On the way home this afternoon, I routed through lower NW Milwaukee -- up 42nd Street to Capital, then south and east on side streets. Some thoughts:
- Is NW Milwaukee in a state comparable to St. Louis's north side 30 years ago? It's almost entirely black, appears poor, and is teaming with people hanging out on the streets. Based on my rapid windshield observations, there seem to be the social networks that pervade functional urban areas, but like St. Louis in 1970, crime is pervasive and decay is spreading. I saw two fresh burnouts. I'm starting to notice more abandoned buildings. It took me a long time to recognize these areas as a ghetto, but they really are, even if they lack the abject abandonment that marks so many St. Louis neighborhoods.
- How can such a vast area, such a large *population*, go so totally unnoticed by *everyone*? How can such vast stretches of decay be allowed to continue? How can land so close to the rising values at the city core be allowed to crumble? How can such incredible concentrations of poverty be allowed to persist?
- I passed by what appeared to be a major crime scene. A LOT of cops were gathered around some house on a side street, lots of vans and cars with lights flashing. A scattered crowd was watching from the surrounding blocks. Around the corner, a policeman was restraining a young man by the arm.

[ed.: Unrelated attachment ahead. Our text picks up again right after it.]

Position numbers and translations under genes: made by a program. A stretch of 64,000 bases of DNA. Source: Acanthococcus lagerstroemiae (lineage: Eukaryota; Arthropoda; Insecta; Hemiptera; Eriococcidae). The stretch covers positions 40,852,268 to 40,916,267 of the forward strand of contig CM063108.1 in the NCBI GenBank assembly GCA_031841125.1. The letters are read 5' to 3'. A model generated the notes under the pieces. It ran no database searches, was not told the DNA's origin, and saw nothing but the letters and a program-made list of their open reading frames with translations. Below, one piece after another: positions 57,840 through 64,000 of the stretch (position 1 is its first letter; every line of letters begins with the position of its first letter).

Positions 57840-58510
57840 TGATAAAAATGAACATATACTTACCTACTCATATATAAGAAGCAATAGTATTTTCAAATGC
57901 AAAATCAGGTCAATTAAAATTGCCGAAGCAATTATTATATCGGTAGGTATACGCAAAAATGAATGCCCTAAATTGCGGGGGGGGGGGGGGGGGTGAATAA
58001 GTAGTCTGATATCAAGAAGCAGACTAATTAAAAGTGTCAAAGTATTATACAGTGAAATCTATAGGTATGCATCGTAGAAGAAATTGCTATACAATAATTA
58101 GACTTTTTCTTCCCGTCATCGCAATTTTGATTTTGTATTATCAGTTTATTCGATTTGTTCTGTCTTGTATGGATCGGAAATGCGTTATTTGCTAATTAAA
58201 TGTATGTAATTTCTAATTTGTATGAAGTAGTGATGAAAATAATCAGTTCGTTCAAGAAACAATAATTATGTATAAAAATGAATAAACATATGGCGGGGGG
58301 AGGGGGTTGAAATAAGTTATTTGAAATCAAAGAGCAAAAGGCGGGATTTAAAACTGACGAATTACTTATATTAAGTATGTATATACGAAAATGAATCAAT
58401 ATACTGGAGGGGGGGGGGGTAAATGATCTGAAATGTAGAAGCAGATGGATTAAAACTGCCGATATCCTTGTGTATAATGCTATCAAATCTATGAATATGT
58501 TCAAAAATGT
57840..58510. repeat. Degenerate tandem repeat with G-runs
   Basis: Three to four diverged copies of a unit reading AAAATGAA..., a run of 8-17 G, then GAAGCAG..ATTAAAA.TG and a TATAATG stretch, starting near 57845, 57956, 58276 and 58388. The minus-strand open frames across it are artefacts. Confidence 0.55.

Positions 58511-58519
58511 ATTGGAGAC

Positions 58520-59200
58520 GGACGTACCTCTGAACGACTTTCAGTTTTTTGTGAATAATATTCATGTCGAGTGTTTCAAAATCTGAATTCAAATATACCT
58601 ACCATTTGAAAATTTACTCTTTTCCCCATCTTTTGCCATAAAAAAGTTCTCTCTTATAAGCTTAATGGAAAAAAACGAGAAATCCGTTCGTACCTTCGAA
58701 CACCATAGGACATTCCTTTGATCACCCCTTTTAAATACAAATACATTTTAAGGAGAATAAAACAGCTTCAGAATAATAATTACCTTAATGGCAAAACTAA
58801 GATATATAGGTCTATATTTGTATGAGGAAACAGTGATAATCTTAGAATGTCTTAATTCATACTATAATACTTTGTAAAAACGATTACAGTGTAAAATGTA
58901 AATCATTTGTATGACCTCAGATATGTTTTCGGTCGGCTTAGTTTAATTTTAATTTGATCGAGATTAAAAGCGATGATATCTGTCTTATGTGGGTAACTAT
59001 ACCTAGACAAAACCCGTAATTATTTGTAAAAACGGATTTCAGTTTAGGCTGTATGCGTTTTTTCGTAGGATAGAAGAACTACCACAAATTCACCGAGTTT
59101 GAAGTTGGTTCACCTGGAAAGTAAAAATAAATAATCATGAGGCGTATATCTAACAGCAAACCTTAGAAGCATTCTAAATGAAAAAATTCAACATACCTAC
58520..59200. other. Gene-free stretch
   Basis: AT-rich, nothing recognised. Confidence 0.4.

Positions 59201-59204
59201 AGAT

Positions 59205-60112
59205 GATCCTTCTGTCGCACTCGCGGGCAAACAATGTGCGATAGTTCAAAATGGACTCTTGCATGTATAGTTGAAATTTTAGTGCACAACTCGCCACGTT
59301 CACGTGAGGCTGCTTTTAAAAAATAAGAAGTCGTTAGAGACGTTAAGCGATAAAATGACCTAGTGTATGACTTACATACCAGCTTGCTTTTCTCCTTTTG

Gina used to tell me tales of listening to the police scanner at night and hearing innumerable "shots fired" reports from the neighborhoods west of Hampton. Moriya reports that after nearly being assaulted by a crazy drunk dude in broad daylight, and after having shots fired on her block at night, the police still didn't show up.
We can launch space shuttles into orbit and bring them back to Earth, but we can't tame our own cities. We can't do anything about people who have so devalued life that they will kill someone in a moment of passion. We can't provide an environment, physical and cultural, that makes these people realize how damaging their own actions are to themselves and everyone around them. We can't instill hope in thousands upon thousands of city residents.
And 95% of America either doesn't know or doesn't give a shit.
I'm not even sure if it's really conscionable to be worrying about architecture in these neighborhoods when such gross poverty is on the loose. Fighting that poverty is the only hope for the thousands of declining buildings in those neighborhoods, but it's such an enormous web of entangled causes and effects I barely know how to start grasping it, let alone finding solutions.
All I know is, if Milwaukee doesn't want its lower northwestern reaches to end up looking like St. Louis Place, somebody -- a lot of somebodies -- better start doing something soon.